• Infrastructure configuration with required configuration values depending on the infrastructure, as described at Infrastructures Configuration
  • Configuration of compute Nodes to create on demand,
  • User used to connect to these compute nodes,
  • Configuration of the connection to public network created on demand.

Details of these on-demand resources configuration values are provided in the Alien4Cloud Yorc plugin Documentation at https://yorc-a4c-plugin.readthedocs.io/en/latest/location.html. For example, in the Google Configuration file example, you can see on-demand compute and address configuration values.

Once configuration settings are provided, yorc bootstrap will proceed to the full stack deployment, showing deployment steps progress (by default, but you can see deployment logs instead trough the option --follow logs described below).

Once the deployment is finished, the orchestrator on the local host is still running, so you can perform commands like ./yorc deployments list, ./yorc deployments logs -b, etc… Or perform any deployment troubleshooting if needed.

To undeploy a bootstrapped setup, you can also use the CLI, running ./yorc deployments undeploy <deployment id>.

To clean the local host setup, run:

./yorc bootstrap cleanup

This will only clean the local host environment, it won’t undeploy the bootstrapped setup installed on remote hosts. It stops the local yorc and consul servers, cleans files in working directory except from downloaded bundles, on purpose as some of them take time to be downloaded.

Bootstrapping the setup in interactive mode

You can bootstrap the setup in interactive mode running:

./yorc bootstrap [--review]

You will have then to select the type of infrastructure (Google Cloud, AWS, OpenStack, Hosts Pool) on which you want to deploy the full stack, then you will be asked to provide configuration values depending on the selected infrastructure.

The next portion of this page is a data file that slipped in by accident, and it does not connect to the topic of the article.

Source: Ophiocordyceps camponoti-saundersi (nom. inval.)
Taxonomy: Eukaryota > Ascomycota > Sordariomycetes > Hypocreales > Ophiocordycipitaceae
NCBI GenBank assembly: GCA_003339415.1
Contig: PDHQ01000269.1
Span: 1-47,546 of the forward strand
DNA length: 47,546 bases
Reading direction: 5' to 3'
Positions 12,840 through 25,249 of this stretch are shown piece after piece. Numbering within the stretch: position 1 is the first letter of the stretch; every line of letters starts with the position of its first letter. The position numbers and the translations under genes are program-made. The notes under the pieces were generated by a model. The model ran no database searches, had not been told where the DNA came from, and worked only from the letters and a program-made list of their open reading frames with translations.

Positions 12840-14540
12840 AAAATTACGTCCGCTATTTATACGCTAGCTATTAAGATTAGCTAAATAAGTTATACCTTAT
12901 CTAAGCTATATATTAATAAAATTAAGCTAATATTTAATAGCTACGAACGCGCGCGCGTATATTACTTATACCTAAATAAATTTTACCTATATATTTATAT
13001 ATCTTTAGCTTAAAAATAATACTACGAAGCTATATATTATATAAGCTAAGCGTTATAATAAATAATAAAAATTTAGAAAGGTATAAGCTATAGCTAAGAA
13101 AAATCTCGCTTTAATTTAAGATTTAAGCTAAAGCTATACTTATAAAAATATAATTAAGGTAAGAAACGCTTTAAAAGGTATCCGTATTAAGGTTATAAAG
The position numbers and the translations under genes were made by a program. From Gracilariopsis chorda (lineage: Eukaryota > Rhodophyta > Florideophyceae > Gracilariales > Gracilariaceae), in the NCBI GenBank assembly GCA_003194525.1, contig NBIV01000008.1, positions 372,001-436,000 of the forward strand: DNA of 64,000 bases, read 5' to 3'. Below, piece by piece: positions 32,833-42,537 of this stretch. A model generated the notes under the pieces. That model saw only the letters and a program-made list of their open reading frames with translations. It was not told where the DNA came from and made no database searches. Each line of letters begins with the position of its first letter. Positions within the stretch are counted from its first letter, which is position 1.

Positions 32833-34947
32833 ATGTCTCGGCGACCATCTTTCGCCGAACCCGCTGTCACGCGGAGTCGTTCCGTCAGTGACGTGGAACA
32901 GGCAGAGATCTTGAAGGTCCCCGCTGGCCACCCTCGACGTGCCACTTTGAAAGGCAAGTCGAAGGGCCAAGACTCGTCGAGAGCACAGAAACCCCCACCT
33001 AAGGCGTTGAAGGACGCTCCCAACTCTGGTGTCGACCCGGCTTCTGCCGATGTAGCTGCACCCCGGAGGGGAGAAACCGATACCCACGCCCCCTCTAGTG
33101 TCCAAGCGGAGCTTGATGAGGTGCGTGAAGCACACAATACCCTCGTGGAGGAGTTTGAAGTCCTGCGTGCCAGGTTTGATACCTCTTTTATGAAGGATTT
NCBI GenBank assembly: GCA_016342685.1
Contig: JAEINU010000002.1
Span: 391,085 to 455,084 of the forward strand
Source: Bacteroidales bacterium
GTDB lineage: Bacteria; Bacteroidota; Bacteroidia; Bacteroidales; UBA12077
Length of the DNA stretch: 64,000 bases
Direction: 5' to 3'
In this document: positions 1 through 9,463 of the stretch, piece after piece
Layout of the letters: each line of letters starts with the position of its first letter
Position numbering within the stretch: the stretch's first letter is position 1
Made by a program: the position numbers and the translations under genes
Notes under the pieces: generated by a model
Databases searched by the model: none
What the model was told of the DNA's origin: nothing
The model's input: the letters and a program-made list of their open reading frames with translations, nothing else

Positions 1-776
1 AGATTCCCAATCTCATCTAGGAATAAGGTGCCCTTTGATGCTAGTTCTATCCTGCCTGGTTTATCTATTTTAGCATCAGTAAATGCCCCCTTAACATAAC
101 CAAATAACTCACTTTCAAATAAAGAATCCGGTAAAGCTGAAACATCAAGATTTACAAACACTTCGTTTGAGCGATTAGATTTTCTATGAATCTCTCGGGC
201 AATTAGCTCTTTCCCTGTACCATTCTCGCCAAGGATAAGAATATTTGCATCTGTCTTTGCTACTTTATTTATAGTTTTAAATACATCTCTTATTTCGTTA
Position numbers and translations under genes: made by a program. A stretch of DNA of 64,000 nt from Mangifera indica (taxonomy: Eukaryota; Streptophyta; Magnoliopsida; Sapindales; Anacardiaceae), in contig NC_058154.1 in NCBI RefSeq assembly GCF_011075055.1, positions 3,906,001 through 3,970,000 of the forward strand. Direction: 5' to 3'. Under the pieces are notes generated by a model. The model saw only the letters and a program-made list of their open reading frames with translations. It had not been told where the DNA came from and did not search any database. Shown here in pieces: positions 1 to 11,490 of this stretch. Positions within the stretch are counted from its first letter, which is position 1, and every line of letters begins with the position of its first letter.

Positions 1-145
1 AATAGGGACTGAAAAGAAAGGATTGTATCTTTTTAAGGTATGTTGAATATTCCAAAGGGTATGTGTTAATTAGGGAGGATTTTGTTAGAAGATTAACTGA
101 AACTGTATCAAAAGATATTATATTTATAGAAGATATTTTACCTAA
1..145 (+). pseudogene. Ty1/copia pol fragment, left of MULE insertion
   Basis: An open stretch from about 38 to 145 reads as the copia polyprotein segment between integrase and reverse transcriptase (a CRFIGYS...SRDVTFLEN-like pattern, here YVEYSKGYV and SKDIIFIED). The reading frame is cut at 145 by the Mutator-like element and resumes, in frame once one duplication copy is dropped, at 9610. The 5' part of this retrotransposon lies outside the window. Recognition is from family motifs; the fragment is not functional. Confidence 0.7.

The command line option --review allows to review and update all configuration values before proceeding to the deployment, opening the editor specified in the environment variable EDITOR if defined or using vi or vim if available.

Bootstrapping the setup using command line options

The following yorc bootstrap option are available:

  • --alien4cloud_download_url Alien4Cloud download URL (defaults to the Alien4Cloud version compatible with this Yorc, under https://fastconnect.org/maven/content/repositories/opensource/alien4cloud/alien4cloud-dist/)
  • --alien4cloud_password Alien4Cloud password (default, admin)
  • --alien4cloud_port Alien4Cloud port (default 8088)
  • --alien4cloud_user Alien4Cloud user (default, admin)
  • --ansible_extra_package_repository_url URL of package indexes where to find the ansible package, instead of the default Python Package repository
  • --ansible_use_openssh Prefer OpenSSH over Paramiko, python implementation of SSH
  • --ansible_version Ansible version (default 2.7.9)
  • --config_only Makes the bootstrapping abort right after exporting the inputs
  • --consul_download_url Consul download URL (default, Consul version compatible with this Yorc, under https://releases.hashicorp.com/consul/)
  • --consul_encrypt_key 16-bytes, Base64 encoded value of an encryption key used to encrypt Consul network traffic
  • --consul_port Consul port (default 8543)
  • --credentials_user User Yorc uses to connect to Compute Nodes
  • --deployment_name Name of the deployment. If not specified deployment name is based on time.
  • --deployment_type Define deployment type: single_node or HA (default, single_node)
  • --follow Follow bootstrap deployment steps, logs, or none (default, steps)
  • --infrastructure Define the type of infrastructure where to deploy Yorc: google, openstack, aws, hostspool
  • --insecure Insecure mode - no TLS configuration, no Vault to store secrets
  • --jdk_download_url Java Development Kit download URL (default, JDK downloaded from https://edelivery.oracle.com/otn-pub/java/jdk/)
  • --jdk_version Java Development Kit version (default 1.8.0-131-b11)
  • --resources_zip Path to bootstrap resources zip file (default, zip bundled within Yorc)
  • --review Review and update input values before starting the bootstrap
  • --terraform_download_url Terraform download URL (default, Terraform version compatible with this Yorc, under https://releases.hashicorp.com/terraform/)
  • --terraform_plugins_download_urls Terraform plugins download URLs (default, Terraform plugins compatible with this Yorc, under https://releases.hashicorp.com/terraform-provider-xxx/)